|Not many people know this, but the Association of Chief Police Officers is spending £9 million per year of taxpayers' cash on tracking "domestic extremists", which is their label for people who "seek to prevent something from happening or to change legislation or domestic policy, but attempt to do so outside of the normal democratic process". That's the ACPO definition of 'democratic', of course.|
Who'd have thought we had our own Secret Police units?
The Association of Chief Police Officers runs 3 secret police organizations for the purpose of keeping tabs on the nation's "domestic extremists":
Vehicles used by protesters are tracked using the national system of automatic number plate recognition (ANPR) cameras. Such vehicles are subjected to regular harassment stops for no reason which is evident to the owner. When challenged, the police officers making the harassment stop are allowed to lie about the reason for the stop.
Members of the public do not have to commit a crime to attract the attention of the NPOIU all they have to do is attend perfectly legal public meetings, take an interest in planning decisions in favour of New Labour clients or government projects or otherwise attempt to hold the state machine to account. Their records are stored side-by-side with those of people who take part in protests and demonstrations ranging from 'peaceful' direct action and civil disobedience to violent public disorder.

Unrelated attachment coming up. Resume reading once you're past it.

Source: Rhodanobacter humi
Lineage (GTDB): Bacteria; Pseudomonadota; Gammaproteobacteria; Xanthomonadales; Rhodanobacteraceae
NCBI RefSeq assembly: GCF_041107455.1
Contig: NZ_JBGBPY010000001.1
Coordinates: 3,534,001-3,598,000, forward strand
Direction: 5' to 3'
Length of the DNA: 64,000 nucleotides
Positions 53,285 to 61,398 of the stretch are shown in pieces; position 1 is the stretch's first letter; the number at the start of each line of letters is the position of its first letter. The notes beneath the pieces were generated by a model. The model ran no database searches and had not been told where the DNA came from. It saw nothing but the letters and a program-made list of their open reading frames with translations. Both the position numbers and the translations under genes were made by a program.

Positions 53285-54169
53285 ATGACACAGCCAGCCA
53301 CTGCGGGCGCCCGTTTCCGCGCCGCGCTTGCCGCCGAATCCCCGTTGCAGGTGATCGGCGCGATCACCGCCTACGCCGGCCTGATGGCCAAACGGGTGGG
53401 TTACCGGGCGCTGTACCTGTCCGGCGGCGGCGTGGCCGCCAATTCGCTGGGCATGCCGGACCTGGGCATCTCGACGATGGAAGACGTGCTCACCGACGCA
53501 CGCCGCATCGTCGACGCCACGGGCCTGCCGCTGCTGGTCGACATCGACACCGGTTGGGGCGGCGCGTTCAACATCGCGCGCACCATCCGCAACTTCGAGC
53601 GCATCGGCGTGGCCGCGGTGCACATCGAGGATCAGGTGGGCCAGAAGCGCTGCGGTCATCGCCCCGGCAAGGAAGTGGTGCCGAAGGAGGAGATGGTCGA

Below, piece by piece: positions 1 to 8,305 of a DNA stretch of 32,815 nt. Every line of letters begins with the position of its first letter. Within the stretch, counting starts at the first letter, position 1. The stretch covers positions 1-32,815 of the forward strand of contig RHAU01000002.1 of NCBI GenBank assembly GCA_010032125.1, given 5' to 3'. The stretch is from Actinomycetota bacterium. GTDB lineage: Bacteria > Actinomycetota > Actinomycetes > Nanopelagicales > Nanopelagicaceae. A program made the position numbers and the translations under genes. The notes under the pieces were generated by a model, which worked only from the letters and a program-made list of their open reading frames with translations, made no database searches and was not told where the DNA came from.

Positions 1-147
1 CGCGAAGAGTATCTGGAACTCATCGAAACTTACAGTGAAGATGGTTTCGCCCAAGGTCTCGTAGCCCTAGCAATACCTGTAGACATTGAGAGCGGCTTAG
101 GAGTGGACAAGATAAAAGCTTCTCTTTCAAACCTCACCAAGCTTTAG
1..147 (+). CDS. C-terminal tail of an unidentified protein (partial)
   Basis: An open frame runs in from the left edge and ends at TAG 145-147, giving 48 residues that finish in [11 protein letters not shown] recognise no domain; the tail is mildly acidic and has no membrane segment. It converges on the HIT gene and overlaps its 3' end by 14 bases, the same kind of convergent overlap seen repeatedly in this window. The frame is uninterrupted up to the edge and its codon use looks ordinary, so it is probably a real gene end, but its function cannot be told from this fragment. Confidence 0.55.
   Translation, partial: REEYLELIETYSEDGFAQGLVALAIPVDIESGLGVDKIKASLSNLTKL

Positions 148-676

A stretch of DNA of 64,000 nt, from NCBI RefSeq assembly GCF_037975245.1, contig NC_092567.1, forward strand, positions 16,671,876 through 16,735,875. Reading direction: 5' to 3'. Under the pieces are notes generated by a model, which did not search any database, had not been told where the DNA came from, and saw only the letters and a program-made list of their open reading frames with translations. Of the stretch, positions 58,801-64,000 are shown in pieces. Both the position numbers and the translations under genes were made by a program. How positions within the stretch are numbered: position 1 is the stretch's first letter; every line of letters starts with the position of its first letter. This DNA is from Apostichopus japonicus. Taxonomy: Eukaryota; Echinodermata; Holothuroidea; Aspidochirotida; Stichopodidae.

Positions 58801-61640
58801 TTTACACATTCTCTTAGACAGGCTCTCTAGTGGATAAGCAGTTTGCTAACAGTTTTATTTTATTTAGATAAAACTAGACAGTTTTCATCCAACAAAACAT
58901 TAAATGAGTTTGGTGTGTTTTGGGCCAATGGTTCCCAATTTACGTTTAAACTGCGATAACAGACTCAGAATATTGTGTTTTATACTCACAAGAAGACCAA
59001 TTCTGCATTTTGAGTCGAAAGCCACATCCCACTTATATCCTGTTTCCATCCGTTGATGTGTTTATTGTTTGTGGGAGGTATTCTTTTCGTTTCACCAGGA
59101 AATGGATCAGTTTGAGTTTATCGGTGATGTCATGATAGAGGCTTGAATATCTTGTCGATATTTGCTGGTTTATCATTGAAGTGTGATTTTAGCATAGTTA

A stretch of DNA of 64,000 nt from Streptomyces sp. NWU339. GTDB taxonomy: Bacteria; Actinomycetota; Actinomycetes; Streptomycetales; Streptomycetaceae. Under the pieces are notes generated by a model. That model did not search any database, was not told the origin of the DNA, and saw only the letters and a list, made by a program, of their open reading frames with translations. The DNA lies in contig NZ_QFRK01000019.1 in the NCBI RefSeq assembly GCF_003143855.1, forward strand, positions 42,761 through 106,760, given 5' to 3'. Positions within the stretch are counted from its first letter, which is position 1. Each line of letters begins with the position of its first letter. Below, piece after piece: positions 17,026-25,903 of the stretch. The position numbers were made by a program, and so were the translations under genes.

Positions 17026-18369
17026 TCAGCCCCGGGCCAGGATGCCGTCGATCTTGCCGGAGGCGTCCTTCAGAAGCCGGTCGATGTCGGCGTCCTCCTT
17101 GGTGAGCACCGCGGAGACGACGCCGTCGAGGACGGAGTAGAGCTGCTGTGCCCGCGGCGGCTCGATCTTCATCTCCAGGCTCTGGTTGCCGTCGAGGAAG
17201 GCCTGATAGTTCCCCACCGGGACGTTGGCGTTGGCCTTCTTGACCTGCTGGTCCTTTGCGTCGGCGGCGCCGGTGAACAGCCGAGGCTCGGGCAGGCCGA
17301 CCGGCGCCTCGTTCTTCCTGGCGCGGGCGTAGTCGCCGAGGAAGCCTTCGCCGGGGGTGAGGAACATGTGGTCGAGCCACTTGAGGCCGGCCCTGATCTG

Images of NPOIU's "domestic extremists" are collected on "spotter cards", which are handed out to the police officers attending demonstrations and events which the police deem likely to attract domestic extremists. These cards have a "Burn before reading" status to prevent them from falling into the hands of the general public.
All 3 secret police units are untroubled by such minor considerations as statutory accountability. Their original brief was to deal with dangerously violent animal rights extremists, but they now concentrate on anyone and any group opposed to government policy or the activities of the government's client companies.
ACPO will not disclose exactly how many names are stored in the NPOIU databank, but admits there are files and photographs for tens of thousands of people.